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Toronto/Boston comparisons

Red October

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Somebody doesn't love New York I guess, not uncommon from what I understand.

I can understand someone not loving to live in, or the hustle and bustle or crime of New York, but trying to downplay the skyscrapers and say Detroit, Minneapolis, Cleveland, etc are more relevant? Come on..
 

Ladies Mile

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General Electric Building - Gothic and Deco, designed by Cross and Cross: a NYC based architectural firm.

40 Wall Street - Deco, designed by H. Craig Severance: a NYC based architect, tallest in the world for a period

Chrysler Building (the most famous of all and arguably the best skyscraper in NYC) - Deco, designed by William Van Alen: a NYC based architect, one of the finest skyscrapers in the world and world's tallest for a period

Just 3 examples of many.

Neither of the first two have any interest for me personally, but I can't imagine anyone finding 40 Wall of interest for other than historical reasons. It is easily the dullest building of its period.

The Chrysler Building is one of the few Art Deco "icons" that actually approaches architectural greatness. But Van Alen designed that, a small shop on Fifth and....nothing else.
 

Ladies Mile

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I can understand someone not loving to live in, or the hustle and bustle or crime of New York, but trying to downplay the skyscrapers and say Detroit, Minneapolis, Cleveland, etc are more relevant? Come on..

I am speaking from an architectural standpoint. How is this not clear? And Detroit, Minneapolis, Cleveland did far more to embrace the new forms in the general mode of building. Compare the Guardian Building in Detroit to any Art Deco in New York, or Cleveland's Terminal Tower to the City Hall Annex by McKim, Mead and White.
 

Red October

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I am speaking from an architectural standpoint. How is this not clear? And Detroit, Minneapolis, Cleveland did far more to embrace the new forms in the general mode of building. Compare the Guardian Building in Detroit to any Art Deco in New York, or Cleveland's Terminal Tower to the City Hall Annex by McKim, Mead and White.

Terminal Tower was designed by a Chicago architect, and is very similar IMO to the Wrigley Building.

The Guardian Building was designed by a local architect, but is very similar to quite a few buildings found in New York.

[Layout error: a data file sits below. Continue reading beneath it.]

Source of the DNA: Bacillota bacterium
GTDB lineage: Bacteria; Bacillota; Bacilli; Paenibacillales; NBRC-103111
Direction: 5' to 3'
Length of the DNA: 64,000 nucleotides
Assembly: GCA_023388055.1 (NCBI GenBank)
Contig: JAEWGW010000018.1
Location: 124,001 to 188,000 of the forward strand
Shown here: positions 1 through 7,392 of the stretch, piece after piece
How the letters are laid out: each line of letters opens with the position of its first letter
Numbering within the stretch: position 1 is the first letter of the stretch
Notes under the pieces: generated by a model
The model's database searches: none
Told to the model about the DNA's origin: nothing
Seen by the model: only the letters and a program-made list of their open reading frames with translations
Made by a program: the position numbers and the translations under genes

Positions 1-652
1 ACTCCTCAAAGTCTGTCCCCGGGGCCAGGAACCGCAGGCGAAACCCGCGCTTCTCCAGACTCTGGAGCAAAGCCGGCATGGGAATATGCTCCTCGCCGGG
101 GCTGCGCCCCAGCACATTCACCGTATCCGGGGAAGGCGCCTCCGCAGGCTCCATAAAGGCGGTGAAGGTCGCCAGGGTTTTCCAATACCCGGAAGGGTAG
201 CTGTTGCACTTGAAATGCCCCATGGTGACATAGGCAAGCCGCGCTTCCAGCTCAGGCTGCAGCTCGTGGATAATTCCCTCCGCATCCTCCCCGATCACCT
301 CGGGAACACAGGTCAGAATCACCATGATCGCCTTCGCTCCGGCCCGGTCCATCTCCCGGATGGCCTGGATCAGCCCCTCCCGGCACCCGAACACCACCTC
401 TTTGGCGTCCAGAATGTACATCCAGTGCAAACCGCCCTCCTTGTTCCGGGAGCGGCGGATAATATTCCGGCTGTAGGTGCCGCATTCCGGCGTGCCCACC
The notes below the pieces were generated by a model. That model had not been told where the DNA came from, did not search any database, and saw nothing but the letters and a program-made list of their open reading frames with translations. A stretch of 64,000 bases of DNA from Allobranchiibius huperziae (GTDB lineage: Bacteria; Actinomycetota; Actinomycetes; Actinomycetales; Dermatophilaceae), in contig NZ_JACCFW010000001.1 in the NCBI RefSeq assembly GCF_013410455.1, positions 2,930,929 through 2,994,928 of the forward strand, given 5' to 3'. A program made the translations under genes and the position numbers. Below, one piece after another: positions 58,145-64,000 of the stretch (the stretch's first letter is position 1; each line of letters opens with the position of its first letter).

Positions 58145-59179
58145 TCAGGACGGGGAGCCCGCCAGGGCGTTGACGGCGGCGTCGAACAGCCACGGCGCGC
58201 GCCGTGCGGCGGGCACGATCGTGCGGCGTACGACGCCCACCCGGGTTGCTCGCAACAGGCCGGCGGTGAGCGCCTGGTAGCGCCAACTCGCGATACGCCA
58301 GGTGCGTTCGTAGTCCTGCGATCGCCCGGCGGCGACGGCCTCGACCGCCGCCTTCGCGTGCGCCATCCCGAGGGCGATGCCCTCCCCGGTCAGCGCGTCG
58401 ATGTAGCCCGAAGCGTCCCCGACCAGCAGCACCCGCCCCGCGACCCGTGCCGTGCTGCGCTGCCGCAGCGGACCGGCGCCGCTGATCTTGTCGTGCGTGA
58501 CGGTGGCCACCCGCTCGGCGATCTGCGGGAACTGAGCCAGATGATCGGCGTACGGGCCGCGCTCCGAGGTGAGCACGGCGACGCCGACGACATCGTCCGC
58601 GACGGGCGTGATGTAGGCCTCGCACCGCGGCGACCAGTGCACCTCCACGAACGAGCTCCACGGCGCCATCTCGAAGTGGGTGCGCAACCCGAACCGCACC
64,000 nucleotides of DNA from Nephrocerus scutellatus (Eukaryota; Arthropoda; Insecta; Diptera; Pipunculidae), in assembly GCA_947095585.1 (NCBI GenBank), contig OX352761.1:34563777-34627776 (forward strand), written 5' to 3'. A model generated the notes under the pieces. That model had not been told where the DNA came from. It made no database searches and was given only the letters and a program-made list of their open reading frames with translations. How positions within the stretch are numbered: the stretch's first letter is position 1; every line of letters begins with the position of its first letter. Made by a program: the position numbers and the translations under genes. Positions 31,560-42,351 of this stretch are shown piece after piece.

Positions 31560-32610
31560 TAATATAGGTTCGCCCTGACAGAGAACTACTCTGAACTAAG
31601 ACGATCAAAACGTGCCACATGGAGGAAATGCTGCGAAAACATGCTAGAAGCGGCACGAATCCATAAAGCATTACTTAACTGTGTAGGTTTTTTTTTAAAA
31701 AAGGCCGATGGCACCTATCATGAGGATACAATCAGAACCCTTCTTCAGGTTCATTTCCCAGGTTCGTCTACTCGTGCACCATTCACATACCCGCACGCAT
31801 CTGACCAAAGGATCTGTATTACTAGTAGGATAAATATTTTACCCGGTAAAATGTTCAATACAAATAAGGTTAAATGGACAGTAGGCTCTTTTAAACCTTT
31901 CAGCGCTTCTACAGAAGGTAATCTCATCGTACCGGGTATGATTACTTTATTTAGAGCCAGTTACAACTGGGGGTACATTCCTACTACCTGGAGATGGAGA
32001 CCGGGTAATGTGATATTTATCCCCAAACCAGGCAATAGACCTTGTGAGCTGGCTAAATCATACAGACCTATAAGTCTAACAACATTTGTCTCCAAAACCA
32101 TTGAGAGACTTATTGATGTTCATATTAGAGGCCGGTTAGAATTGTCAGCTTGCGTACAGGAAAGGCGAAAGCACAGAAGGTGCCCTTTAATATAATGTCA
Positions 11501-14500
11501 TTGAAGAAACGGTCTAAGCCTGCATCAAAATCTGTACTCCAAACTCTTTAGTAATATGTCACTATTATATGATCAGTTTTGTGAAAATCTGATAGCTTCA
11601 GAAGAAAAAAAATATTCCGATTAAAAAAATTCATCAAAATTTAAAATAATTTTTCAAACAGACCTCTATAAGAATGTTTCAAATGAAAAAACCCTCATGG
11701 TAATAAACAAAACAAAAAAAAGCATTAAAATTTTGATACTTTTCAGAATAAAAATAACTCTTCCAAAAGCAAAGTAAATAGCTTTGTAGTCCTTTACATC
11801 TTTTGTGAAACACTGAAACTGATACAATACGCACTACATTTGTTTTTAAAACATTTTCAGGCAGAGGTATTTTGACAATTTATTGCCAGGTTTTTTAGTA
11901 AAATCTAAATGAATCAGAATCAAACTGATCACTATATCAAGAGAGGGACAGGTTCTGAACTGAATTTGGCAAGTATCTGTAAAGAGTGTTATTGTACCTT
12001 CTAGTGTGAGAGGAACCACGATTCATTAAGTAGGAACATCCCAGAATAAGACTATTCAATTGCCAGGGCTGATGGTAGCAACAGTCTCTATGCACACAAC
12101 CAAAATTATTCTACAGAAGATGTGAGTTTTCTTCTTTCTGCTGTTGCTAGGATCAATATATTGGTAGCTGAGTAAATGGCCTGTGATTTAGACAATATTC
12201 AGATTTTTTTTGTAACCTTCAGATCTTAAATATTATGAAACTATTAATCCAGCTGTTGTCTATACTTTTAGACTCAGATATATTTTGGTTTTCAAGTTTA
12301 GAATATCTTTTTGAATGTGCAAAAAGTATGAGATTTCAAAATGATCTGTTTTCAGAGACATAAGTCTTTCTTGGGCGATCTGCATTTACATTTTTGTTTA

I'm not downplaying them at all either, just putting them to the same standards you seem to be putting on NYC buildings.
 

Ladies Mile

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BTW, speaking outside of architecture but very much within urbanism, New York did have perhaps the greatest bridge architects of the world as home team players and also scored in being the testing ground for the new park design via Vaux & Olmstead. I would suggest Hugh Ferris as a true local visionary, although I think of him more as a great artist of architectural possibility and abstract form than as an architect.
 

Ladies Mile

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Terminal Tower was designed by a Chicago architect, and is very similar IMO to the Wrigley Building.

The Guardian Building was designed by a local architect, but is very similar to quite a few buildings found in New York.

I'm not downplaying them at all either, just putting them to the same standards you seem to be putting on NYC buildings.

Short version of what could be a long essay:

Terminal Tower is an object in the round and completely controls its space. Wrigley is and does not.

The Guardian Building employs color and local artisanry in a way that no New York building does.
 

Ladies Mile

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No of course not. Actually I'm not certain what exactly you are asserting to be honest.

New York is a great center of culture--but not architectural innovation. Its great buildings reflect developments elsewhere and were usually designed elsewhere; its famous buildings have something of the set-piece about them--they are sets, not habitats.
 

adma

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I think Ladies Mile is nostalgic for a pre-postmodern-era notion of true architectural discrimination--Mad Men-era architectural historiography, IOW...
 

adma

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Is it nostalgia or belief in standards?

You tell me.

A little bit of both--or at least, a longing for a time before touchy-feely relativism and pluralism and whatever else, uh, "corrupted" the picture.

Sort of like a symphony/opera purist who thinks everything went downhill once the likes of Dylan and Lennon were embraced as "equals"...
 

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